Gartner : Businesses Will Spend $20 Billion on Unnecessary IP Telephones With Screens

Wow good article on exacly where the UC strategy of Microsoft (and IBM for that matter) will make a huge difference. Costsavings, costsavings, costsavings. No need for expensive “I can do everything a PC can do” IP phones and “hey I am a softphone and look exactly like a real telephone” softwaretools that hardly integrate with your everyday productivity apps and collaboration platform. This report and related message is not that good news for those companies that bet on selling those expensive devices …

… As the migration to IP telephony systems continues, many businesses will needlessly spend $20.3 billion on expensive IP screen phones from 2005 through the beginning of 2010, according to Gartner, Inc. In the Europe, Middle East and Africa region, it will amount to more than €5 billion.

“Many companies are replacing old phones with fancy, screen-based IP phones and IP/PBXs with related hardware, however, most users continue to use the new phones like their old phones, only with a few new capabilities, such as viewing missed calls or for directory dialing,” said Bob Hafner, managing vice president for Gartner. “Ironically, in most businesses, the IP screen phone is placed on the desk beside a PC that has a much bigger and higher-resolution screen.” …

…With the money saved on the lower-cost IP phones, Mr. Hafner said companies should purchase UC applications. This option enables the user to improve productivity integrating communications applications with services such as instant messaging, unified messaging, presence, personal agent, conferencing and mobility services to create a converged desktop with the voice communications on the phone. These applications are far more productive than the screen on an IP phone and are about the same cost….

… Additional information is available in the Gartner report “Don’t Purchase IP Screen Phones If You Have a PC on Your Desk.” The report provides analysis on IP phone migration plans and unified communications options. The report is available on the Gartner Web site at….

Source :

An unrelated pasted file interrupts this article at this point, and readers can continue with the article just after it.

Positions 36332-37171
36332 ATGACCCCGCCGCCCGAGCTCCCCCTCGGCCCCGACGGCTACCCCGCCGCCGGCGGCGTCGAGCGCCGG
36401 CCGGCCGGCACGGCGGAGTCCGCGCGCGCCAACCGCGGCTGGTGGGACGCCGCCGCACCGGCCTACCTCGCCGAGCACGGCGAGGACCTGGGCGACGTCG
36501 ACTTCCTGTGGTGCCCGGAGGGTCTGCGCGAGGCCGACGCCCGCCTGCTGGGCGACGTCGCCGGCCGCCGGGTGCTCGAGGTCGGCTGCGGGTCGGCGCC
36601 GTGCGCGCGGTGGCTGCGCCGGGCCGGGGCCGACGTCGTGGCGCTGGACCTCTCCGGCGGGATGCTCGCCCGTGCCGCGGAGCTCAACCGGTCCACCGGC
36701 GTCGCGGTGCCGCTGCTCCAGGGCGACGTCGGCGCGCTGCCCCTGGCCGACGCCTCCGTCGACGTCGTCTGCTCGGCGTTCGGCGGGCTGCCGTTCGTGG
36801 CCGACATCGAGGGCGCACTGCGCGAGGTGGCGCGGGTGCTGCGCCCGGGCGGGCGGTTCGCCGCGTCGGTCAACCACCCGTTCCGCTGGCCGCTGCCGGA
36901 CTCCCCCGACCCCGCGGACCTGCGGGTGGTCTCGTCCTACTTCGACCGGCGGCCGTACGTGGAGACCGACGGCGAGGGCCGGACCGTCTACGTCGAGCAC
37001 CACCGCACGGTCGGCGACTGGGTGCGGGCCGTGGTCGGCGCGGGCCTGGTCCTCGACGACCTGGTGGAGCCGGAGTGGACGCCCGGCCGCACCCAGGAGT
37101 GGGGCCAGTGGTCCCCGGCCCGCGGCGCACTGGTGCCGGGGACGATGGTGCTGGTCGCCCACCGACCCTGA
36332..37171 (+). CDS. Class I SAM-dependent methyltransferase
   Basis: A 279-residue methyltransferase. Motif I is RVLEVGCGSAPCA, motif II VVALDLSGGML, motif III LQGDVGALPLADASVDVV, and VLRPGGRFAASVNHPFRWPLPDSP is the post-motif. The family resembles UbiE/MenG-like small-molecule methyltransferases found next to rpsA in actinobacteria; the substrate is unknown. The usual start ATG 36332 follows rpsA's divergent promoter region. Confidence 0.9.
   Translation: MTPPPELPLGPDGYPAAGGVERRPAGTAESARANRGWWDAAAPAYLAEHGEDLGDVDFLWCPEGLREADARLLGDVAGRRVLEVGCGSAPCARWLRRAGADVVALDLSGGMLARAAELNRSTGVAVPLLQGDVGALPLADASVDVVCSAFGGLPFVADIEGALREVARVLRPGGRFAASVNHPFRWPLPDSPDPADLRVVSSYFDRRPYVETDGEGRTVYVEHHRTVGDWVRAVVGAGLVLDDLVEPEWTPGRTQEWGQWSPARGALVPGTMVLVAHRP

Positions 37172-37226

Peter de Haas
Peter de Haas

Peter is gepassioneerd door de grenzeloze mogelijkheden van technologische vooruitgang. Met meer dan 35 jaar ervaring in de IT heeft hij talloze ontwikkelingen zien opkomen en hun impact op organisaties en mensen meegemaakt. Met een scherp oog voor het identificeren van oplossingen waar anderen alleen problemen zien, is hij een ware expert in digitale transformaties.
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4 reacties

  1. Phones very, very rarely crash in the middle of a call. Desktops do. And when your desktop crashes, how will you place a call to the help desk if you have no phone?

  2. Richard,
    You do have a point there, although desktops aren’t as shakey as you indicate I think. If I look at my machihne, despite all the Vista Beta’s I’ve run is very stable (running RC2 now) and I can really rely on it for most of my communication.
    I think what you address is the perception of most people. the availability of the phone infrastructure vs the ‘data’ infrastructure. But if you look at IPT environments, it is ‘data’ infrastructure for the most part if not all.
    As for the reliability of the IP telephone vs the desktop, I wouldn’t compare an IP telephone with a ‘normal’ phone, it is almost if not completely a PC …
    I sure think Gartner has a point, although it may be early in the ‘hype cycle’ the desktop / laptop will displace a large quantity of the ‘hard phones’ in the coming 2-5 years …

  3. Matt,
    Your absolutely right. This concept works with current “old” phones as well as new phones (at least in the examples and solutions I’ve seen from a Microsoft perspective).
    The Gartner report I assume primairly is about phones with screen / camera’s, etc.
    To be complete it is also good to add that also IP phones (SIP based) come in a variety of price ranges and not all are expensive. As for the current leading IP Telephony vendors, the revenue share of IP phones as part of their overall IP Tel revenue is substantial in many cases (around 50-60% according to my information).

  4. I would think that the proper distinction of this article is whether companies buy phones with or without screens. It is perfectly possible to have PC based call control, offering rich Unified Communications functionality, but retaining the voice ‘device’ whether desk or mobile phone, for resilience and continuity. I have this every day, without having to worry about VOIP security, and without investing in a replacement telephony system.

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